Wednesday, August 29, 2012

TV Animation Writing 101 - Intro To Lesson One

The time has come, dear reader of Froynlaven, for me to pass the baton to a younger generation; a generation that yearns to write in that most noble field of TV Animation. Why they yearn to do that is unknown to me. People's yearnings are very personal. I think Virgil expressed it best when he wrote, "I yearn. You yearn. We all yearn for something." (Interestingly, it was Horace Lombash who, while working in the marketing department of the Des Moines Creamery in 1893,  modified Virgil's immutable words to 'I scream. You scream. We all scream for Ice Cream.' Lombash's popular saying helped ice cream sales to skyrocket. By 1894, the Des Moines Creamery was the largest manufacturer of Ice Cream in the Northern Hemisphere. Sadly, in 1895, a rabid beaver attacked the Des Moines plant, leading to the death of most of the creamery's workers. Horace Lombash was spared, but never worked in ice cream again. He disappeared. 10 years later he resurfaced as First Lady of Bolivia.)

And so, I bid a fond adieu to writing TV Animation. It has been interesting, sometimes fun, and incredibly lucrative. I've been able to purchase three homes, five private jets and a wide array of personal, exotic luxury watercraft. Not to mention a Panda called, Xia Lu, which lives in my sprawling back yard behind an electrified pen. (Pandas are very cute. But I've learned the hard way; DON'T THROW BANANAS AT THEM.)

And please...fear not. I am not retiring. I am simply shifting my focus to different writing endeavors. I shall hopefully be able to talk about said endeavors some time in November. 

Anyway, I think it's only fair that I at least attempt to teach some of what I know about writing TV Animation to whoever is interested. Lessons will begin tomorrow. I will teach you what I was taught on my first day at Warner Brothers Animation. It's a style of writing TV Animation that I think you'll find interesting. It's also really useful.

My course is free. Because I am incredibly rich and can afford it.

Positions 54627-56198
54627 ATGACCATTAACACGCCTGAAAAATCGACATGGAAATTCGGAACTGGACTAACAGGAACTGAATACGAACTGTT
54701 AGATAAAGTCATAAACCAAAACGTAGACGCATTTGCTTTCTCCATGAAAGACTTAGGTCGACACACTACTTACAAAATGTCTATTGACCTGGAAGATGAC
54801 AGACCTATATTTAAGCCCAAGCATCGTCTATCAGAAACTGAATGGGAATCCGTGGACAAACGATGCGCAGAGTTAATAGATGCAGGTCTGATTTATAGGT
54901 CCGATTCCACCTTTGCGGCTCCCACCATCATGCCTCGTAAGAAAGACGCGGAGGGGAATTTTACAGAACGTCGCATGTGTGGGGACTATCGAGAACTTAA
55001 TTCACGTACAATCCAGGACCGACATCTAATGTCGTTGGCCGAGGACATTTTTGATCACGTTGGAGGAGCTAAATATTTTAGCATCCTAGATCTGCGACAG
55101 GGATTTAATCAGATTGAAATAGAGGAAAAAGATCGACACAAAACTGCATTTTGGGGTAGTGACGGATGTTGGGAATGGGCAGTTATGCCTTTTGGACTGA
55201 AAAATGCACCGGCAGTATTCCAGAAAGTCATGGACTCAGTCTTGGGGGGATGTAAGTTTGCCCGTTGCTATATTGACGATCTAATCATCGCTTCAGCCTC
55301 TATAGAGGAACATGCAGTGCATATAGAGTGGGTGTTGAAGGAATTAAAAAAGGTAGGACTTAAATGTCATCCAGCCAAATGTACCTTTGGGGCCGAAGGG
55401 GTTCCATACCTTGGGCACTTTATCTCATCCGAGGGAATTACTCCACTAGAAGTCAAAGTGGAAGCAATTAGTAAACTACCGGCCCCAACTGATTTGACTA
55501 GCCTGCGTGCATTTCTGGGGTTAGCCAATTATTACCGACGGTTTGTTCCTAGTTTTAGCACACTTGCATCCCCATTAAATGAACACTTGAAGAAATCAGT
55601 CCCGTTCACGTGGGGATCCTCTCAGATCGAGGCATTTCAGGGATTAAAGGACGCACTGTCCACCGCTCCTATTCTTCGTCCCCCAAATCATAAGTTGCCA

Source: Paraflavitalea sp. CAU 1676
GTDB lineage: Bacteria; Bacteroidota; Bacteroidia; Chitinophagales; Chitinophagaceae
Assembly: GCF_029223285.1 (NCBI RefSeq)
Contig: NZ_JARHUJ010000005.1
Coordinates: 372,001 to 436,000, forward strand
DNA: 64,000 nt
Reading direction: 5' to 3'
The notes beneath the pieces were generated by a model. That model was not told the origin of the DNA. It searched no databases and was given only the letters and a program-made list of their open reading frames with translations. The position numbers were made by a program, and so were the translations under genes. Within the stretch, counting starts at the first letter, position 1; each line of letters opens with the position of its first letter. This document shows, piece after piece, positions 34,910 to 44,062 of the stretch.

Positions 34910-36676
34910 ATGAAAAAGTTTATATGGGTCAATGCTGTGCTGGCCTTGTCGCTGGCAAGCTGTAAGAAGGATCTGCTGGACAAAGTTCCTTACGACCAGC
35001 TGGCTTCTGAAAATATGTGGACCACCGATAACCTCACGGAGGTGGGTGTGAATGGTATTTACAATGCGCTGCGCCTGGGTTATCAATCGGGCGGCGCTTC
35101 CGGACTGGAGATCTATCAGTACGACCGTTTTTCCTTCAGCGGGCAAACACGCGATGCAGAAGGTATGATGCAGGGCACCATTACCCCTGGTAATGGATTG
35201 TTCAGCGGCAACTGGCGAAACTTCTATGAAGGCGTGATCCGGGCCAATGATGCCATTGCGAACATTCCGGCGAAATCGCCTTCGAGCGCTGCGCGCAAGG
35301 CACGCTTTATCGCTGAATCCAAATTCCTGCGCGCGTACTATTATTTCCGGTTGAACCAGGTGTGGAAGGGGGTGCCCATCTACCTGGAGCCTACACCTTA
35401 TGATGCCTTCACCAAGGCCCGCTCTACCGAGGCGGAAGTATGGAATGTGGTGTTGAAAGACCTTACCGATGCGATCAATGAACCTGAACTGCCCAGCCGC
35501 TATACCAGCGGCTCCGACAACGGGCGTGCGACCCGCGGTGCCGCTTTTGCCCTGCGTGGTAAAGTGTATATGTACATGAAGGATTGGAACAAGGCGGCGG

Join me tomorrow for Lesson One.

Monday, August 6, 2012

And THAT'S How You Land A Rover On Mars!!!

Forgive me for a moment while I geek out and make a total fool of myself.


A photo taken my the Mars Reconnaissance Orbiter which shows Curiosity hanging from its supersonic parachute as it drops toward the surface of Mars.
Had you been at the Rugg homestead last night at around 10:31 PM, those are noises you would have heard me make as we watched the newest Mars rover, Curiosity, triumphantly touch down on Mr. Bradbury's wonderfully red planet. (I'm not entirely sure what SNNNNNNERBY means. But it's a good noise. A happy noise.)

Long-time readers of this inestimable blog are well aware by now that I'm a bit of a fanatic about aviation and space. I am, as my wife informed me, a "Rover Hugger". That's a term she found on the internet that describes people like me who avidly follow the comings and going of those plucky little robots on Mars.

Had I not been one of St. Viator Elementary School's "worst students of all time" and unable to tie my shoes  until I was 17, there's a good chance I would have been a brilliant engineer that made cool Mars rovers. However, as one of St. Viator Elementary School's worst students of all time and unable to tie my shoes until I was 17, there was little I could do except for TV Animation.  (On a side note, I recently  came across a letter written to my parents by my 8th grade teacher which stated, "We feel Paul will need constant care throughout his adult years. Please plan accordingly. We can recommend a number of wonderful group homes.")


Curiosity is safely down on the surface of Mars and the whole thing couldn't have been more exciting. Seriously. If you don't believe me, then please take the next 5 minutes to watch what it had to go through.

I hope you watched that and didn't just pretend to watch that because it's really cool. And if you did just pretended to watch it, but are now feeling somewhat sheepish and slightly curious, go ahead and watch it now. Go ahead. Don't be shy. We'll all wait.

Pretty awesome, right? So there we were last night watching all of this live. In the weeks leading up to the landing I had forced my family to watch the above video countless times. (That's the video I asked you to watch and you did. Right? If you didn't. Do it now. There's still time. Seriously. Don't be ashamed. Just do it.) So, having watched the video, we all knew the various things that had to happen as the rover made it's way down. Luckily my family got into it and you would have thought it was the superbowl. When we heard that the parachute had deployed, we clapped. We we heard the heat shield had come off we clapped. When we heard the rockets had fired for powered flight, we cheered. When the sky crane started doing it's thing...I think that's when I made my SNERRRRRBY sound. And when Curiosity said it had arrived, I jumped up and down. Cuz it's cool. And there aren't enough cool things happening today.

Thanks to the rock star engineers and scientists at JPL for putting some cool back into the world. It needed it.

Now if you'll excuse me, we're going out and I need my wife to tie my shoes.